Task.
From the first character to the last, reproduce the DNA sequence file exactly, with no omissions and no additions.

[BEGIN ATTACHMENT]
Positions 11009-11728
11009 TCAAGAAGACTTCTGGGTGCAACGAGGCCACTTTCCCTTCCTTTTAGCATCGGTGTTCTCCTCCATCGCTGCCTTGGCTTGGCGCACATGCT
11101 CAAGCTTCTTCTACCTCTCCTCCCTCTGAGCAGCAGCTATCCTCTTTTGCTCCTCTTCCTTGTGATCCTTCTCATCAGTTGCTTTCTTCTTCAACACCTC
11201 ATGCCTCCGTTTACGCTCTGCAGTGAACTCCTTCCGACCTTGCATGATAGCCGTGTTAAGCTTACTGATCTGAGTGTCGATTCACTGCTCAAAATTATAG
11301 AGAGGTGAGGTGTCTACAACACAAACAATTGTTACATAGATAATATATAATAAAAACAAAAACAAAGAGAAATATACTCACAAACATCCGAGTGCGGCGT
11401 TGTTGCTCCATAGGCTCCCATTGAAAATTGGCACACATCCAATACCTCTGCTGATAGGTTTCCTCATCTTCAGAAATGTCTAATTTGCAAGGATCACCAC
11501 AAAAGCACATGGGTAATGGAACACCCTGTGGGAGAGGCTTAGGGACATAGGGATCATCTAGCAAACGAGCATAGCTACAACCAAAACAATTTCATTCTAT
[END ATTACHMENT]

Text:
Positions 11009-11728
11009 TCAAGAAGACTTCTGGGTGCAACGAGGCCACTTTCCCTTCCTTTTAGCATCGGTGTTCTCCTCCATCGCTGCCTTGGCTTGGCGCACATGCT
11101 CAAGCTTCTTCTACCTCTCCTCCCTCTGAGCAGCAGCTATCCTCTTTTGCTCCTCTTCCTTGTGATCCTTCTCATCAGTTGCTTTCTTCTTCAACACCTC
11201 ATGCCTCCGTTTACGCTCTGCAGTGAACTCCTTCCGACCTTGCATGATAGCCGTGTTAAGCTTACTGATCTGAGTGTCGATTCACTGCTCAAAATTATAG
11301 AGAGGTGAGGTGTCTACAACACAAACAATTGTTACATAGATAATATATAATAAAAACAAAAACAAAGAGAAATATACTCACAAACATCCGAGTGCGGCGT
11401 TGTTGCTCCATAGGCTCCCATTGAAAATTGGCACACATCCAATACCTCTGCTGATAGGTTTCCTCATCTTCAGAAATGTCTAATTTGCAAGGATCACCAC
11501 AAAAGCACATGGGTAATGGAACACCCTGTGGGAGAGGCTTAGGGACATAGGGATCATCTAGCAAACGAGCATAGCTACAACCAAAACAATTTCATTCTAT